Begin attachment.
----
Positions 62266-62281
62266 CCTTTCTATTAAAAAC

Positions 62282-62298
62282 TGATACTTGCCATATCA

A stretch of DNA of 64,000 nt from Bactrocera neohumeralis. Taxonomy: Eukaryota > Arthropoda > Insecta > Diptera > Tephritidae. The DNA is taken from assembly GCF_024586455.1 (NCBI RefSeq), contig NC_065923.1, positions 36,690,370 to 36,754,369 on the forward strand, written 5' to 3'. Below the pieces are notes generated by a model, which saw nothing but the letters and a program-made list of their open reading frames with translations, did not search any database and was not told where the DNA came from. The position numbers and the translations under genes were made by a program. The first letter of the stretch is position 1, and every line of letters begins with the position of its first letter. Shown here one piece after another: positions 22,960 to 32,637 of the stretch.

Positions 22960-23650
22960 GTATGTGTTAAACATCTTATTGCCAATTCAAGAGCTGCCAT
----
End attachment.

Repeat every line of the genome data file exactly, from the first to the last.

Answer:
Positions 62266-62281
62266 CCTTTCTATTAAAAAC

Positions 62282-62298
62282 TGATACTTGCCATATCA

A stretch of DNA of 64,000 nt from Bactrocera neohumeralis. Taxonomy: Eukaryota > Arthropoda > Insecta > Diptera > Tephritidae. The DNA is taken from assembly GCF_024586455.1 (NCBI RefSeq), contig NC_065923.1, positions 36,690,370 to 36,754,369 on the forward strand, written 5' to 3'. Below the pieces are notes generated by a model, which saw nothing but the letters and a program-made list of their open reading frames with translations, did not search any database and was not told where the DNA came from. The position numbers and the translations under genes were made by a program. The first letter of the stretch is position 1, and every line of letters begins with the position of its first letter. Shown here one piece after another: positions 22,960 to 32,637 of the stretch.

Positions 22960-23650
22960 GTATGTGTTAAACATCTTATTGCCAATTCAAGAGCTGCCAT